Videocassette recorder sales have advertisers jittery over tune-outs
Retailers report that one of the hottest-selling products this past Christmas season was the videocassette recorder (VCR) and the videotapes that enable it to perform. When December's retail figures are finally added up, VCR sales alone are expected to reach nearly $2 million, bringing the total for 1984 to more than $8 million -- just about double the number of VCRs sold in '83, according to industry sources. This has some advertising people involved with the promotion of VCRs and tape cassettes still humming ``Jingle Bells'' as they view their expanded promotion budgets.
But other marketing professionals are questioning just how much of a bonanza these booming VCR sales really are for advertisers in general.
That's because VCRs enable television viewers to turn their backs on commercial TV and use their home screens for viewing movies (videotapes of popular movies can be rented for an evening for as little as a dollar or two), or other fare of their own choosing.
In the last five years, the three major television networks' share of prime-time viewing audience has declined by about 15 percent from an average of about 90 percent of the total audience, thanks to VCRs, cable television, satellite receivers, and the proliferation of channels and alternative networks. Citing these figures, industry forecasters warn that the influx of VCRs could accelerate this erosion of audience base for commercial television.
Fred H. Brandt, media research director for Ted Bates, a large New York advertising agency, is one of those who sees a potential problem for advertisers in the VCR boom. Ted Bates is the agency for Panasonic, a popular VCR brand with rising sales.
According to one trade source, the advertising budget for Panasonic VCRs in 1984 was increased by nearly one-third, to a hefty $12 million -- with much of this advertising turning up in commercials on television.
``We are pleased that sales of our client's product are booming,'' Mr. Brandt reports. ``Our argument is with Nielsen and its ratings measurements.'' (The A. C. Nielsen Company is a research company that reports on the size and share of television audiences.)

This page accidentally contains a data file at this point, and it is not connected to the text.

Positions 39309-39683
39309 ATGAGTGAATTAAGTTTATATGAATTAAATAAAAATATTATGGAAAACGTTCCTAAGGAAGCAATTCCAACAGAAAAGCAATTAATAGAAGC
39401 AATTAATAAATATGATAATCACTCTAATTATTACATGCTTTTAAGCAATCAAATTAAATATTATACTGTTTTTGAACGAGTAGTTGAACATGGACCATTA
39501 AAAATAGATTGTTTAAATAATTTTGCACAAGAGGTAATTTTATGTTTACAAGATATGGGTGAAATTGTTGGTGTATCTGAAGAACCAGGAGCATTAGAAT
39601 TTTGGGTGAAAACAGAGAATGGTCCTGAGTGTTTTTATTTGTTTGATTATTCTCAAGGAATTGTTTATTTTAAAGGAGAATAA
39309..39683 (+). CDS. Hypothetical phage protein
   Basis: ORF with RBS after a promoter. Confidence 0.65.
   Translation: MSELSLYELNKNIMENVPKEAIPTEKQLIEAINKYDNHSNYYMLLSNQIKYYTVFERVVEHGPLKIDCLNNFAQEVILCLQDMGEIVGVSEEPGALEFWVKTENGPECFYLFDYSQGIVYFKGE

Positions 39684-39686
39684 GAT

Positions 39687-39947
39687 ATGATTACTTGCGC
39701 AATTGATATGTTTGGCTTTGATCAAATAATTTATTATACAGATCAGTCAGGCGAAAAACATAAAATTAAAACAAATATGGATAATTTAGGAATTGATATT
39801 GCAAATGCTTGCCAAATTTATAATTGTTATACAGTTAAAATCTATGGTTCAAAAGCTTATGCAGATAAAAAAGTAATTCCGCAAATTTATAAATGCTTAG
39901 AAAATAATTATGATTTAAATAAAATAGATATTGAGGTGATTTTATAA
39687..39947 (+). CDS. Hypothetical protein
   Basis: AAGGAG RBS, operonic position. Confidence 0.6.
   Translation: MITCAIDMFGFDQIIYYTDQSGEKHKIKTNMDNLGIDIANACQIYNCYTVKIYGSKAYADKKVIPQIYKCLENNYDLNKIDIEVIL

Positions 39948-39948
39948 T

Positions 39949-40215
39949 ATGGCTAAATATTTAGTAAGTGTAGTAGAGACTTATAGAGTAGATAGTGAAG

``We would like to see a more accurate audience measurement, so we're recommending that Nielsen no longer include the people who are using their VCRs to make recordings as part of their viewing audience.''
Brandt believes this would give a more accurate picture of the actual size of the viewing audience for commercial television, and in turn the agency could pass along more-accurate information to its clients on costs per viewer for commercial time.
There's little question that once installed a VCR gives the home television viewer more control over his set. With a VCR, he not only controls what he watches but when he watches it. This choice of convenient time is called ``time switching,'' and when a viewer does this he can, if he chooses, ``zap'' all the commercials by simply pressing the fast-forward button.
It's this feature, along with the initial loss of audience for commercial television, that is causing concern up and down Madison Avenue, since many VCR owners are choosing the zap when they time-switch their selected programs to a more convenient viewing moment.
``It's ironic, but the VCR tends to be a double-edged sword for television,'' Bill Behanna, an A. C. Nielsen spokesman, told the Monitor recently. ``And there's still no consensus on how -- or, even if -- the VCR viewing phenomenon should be reported.''
Mr. Behanna indicated his company would be reporting the VCR audience component in a separate report, but he added, ``We will continue to include VCR taping in our overall ratings.''
How do the networks, which have been experiencing the substantial loss of audience along with the threat of revenue losses, feel about the VCR challenge?
VCRs represent both a complement to and a competitor of network television. That's the candid assessment of David Poltrack, the vice- president in charge of research for CBS/Broadcast Group.
Addressing a group of Wall Street financial analysts recently, he said that there could be further erosion in the network share of audience but that he expected the decline to taper off in the next two years. He pointed out that VCRs could have a major effect on the future video environment.
``By allowing a viewer to time-switch network programming to better fit his or her schedule, the VCR can serve to increase overall network viewing. But by providing the viewers with access to a new programming option [prerecorded cassettes], the VCR introduces a new competitor to network television for the viewer's time,'' Mr. Poltrack said.
Industry commentators are warning that the new audience created by VCR time switching cannot be credited to the networks, because of the likelihood that this new audience will fast-forward its way right through advertisers' commercials.
But Poltrack feels that at this time any dimunition of the networks' commercial audience attributable to time switching by VCR viewers does not represent a significant threat to commercial broadcasting.
``We do recognize,'' he added, ``that there's a need for better measurement devices to determine just how viewers are using their newly acquired VCRs.''